Fall Term plan announced, full in-person return to campus

Students, faculty and staff will be returning to in-person living and learning this Fall Term, announced by President Mark Burstein on April 28. The Lawrence Pandemic Planning Team (LPPT) worked together with colleagues and public health experts to create the Fall Term plan. 

According to Burstein’s email, the decision was “grounded in the guiding principles that have framed our planning from the pandemic’s inception: to protect the health and safety of our community; to sustain our academic mission; and to support faculty, staff, and students.” 

Additionally, Burstein’s email stated that all students living or accessing campus are required to be fully vaccinated beginning this summer. However, exceptions will be made for medical, religious, or “personal conviction” reasons. Burstein also said that the vaccine is “highly encouraged” for faculty and staff. 

Assistant to the President Christyn Abaray said that many medical experts and peer institutions were consulted before finalizing the Fall Term plan. Throughout the process, the LPPT was focused on the health and safety of the Lawrence community while continuing to carry out the mission to “deliver learning to students.” According to Abaray, the LPPT felt that with the current U.S vaccine distribution and the desire to be together, in-person living and learning was the best option. 

“We’re all missing the sense of belonging, the sense of connection, so in the safest way possible, we want that to happen,” Abaray said. 

Based on an anonymous survey of 90 current students, 84.4% agree with the decision to return to in-person living and learning, 11.1% disagree, and 4.4% provided an individualized response. Additionally, based on the same survey, 91.1% of students feel either very safe or somewhat safe returning to in-person classes, whereas 8.9% feel either somewhat unsafe or very unsafe. 

Junior Bella Sgriccia expressed concern for international students regarding the Fall Term plan. Sgriccia is worried that, because the pandemic has made it more difficult to obtain visas, international students who are unable to obtain visas will be forced to defer or will not be able to attend with the return of in-person classes. Additionally, Sgriccia is worried that the vaccine requirement will also limit international students.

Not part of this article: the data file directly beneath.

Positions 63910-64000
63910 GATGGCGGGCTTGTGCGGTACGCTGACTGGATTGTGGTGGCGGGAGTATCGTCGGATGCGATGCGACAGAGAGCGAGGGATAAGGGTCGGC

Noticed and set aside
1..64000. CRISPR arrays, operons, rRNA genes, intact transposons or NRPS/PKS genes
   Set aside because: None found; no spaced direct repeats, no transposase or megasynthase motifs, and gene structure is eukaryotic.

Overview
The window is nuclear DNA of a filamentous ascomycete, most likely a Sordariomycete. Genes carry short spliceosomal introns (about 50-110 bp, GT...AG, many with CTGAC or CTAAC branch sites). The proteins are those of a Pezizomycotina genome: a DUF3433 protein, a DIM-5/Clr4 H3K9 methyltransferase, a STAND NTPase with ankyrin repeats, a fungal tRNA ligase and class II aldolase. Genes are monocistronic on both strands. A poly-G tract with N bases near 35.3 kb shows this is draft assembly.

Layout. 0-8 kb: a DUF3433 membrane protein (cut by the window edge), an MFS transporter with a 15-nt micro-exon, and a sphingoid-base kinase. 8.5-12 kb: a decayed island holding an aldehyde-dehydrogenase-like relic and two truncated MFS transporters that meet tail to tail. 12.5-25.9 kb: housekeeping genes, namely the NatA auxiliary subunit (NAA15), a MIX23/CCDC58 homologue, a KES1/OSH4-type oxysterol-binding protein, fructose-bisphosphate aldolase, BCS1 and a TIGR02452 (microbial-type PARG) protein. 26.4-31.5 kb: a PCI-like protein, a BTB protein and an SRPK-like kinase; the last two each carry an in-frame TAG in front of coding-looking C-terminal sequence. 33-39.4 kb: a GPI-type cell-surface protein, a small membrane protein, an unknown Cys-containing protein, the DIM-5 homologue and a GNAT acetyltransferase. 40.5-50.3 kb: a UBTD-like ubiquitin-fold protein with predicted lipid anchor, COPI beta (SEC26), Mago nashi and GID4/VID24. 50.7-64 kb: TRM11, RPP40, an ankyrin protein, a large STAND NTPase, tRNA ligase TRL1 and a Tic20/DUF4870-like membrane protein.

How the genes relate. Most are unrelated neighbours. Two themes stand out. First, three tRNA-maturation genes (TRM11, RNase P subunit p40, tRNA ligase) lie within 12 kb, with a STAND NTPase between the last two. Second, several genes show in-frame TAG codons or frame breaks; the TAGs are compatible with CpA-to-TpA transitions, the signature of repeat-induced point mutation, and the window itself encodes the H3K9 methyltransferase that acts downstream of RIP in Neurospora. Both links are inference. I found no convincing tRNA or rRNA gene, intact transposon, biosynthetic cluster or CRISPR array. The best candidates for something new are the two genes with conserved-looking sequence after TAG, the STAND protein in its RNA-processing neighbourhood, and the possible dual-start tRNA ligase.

“Not all countries have access to vaccines; we have to remember that vaccines are still scarce or unavailable in other parts of the world,” Sgriccia said.  “If we were to make the COVID vaccine necessary for all students, I believe that international students should be able to receive a vaccine when they reach the United States if they are unable to obtain a vaccine in their home countries.” 

According to Abaray, Associate Dean of Students for International Student Services Leah McSorley is working with Wellness Services on the details regarding the vaccine requirement for international students. McSorley explained that Lawrence will assist international students who are unable to get the vaccine before arriving once they arrive on-campus.  

Additionally, several students expressed opinions regarding the vaccine requirement. Junior Jessica Toncler feels good about the return to in-person living and learning and has few concerns about the Fall Term plan. However, Toncler was confused as to how “personal conviction” would be interpreted and why faculty and staff are not required to be vaccinated.  

“The faculty and staff interact with each other and the students daily, as well as travel off-campus to their homes and families,” Toncler said. “It seems to me that it would be imperative that they are also vaccinated.” 

Abaray said that the main reason for the difference in this requirement is legal questions regarding the mandating of the vaccine for employees. The LPPT is currently investigating the legality of mandating the vaccine for faculty and staff. 

Junior Alee Aragon echoed Toncler’s concern for the option to opt out of the vaccine due to “personal conviction.” Aragon believes that the vaccine should be required aside from medical or religious reasons and that this concept of “personal conviction” is unclear. 

“The campus has struggled as it is to enforce COVID-19 policies at times during the pandemic, and I see that [personal conviction] loophole causing issues,” Aragon stated. 

Abaray said that the phrase “personal conviction” appears in Wisconsin state law as an exception for all vaccines for students in K-12. Additionally, this term has been used at Lawrence in reference to any “mandated” vaccines for at least five years, said Abaray.  

“This isn’t new to COVID; we’re mirroring language that we already use for all other vaccines that we require students to have to come to Lawrence,” Abaray said. 

The LPPT is currently in contact with institutions that use similar language to work to determine the best way to interpret “personal conviction” and to consider if and when things will change. Abaray also noted that they have heard from members of the Lawrence community voicing a variety of stances on the “personal conviction” clause, and it’s important to “navigate” multiple perspectives.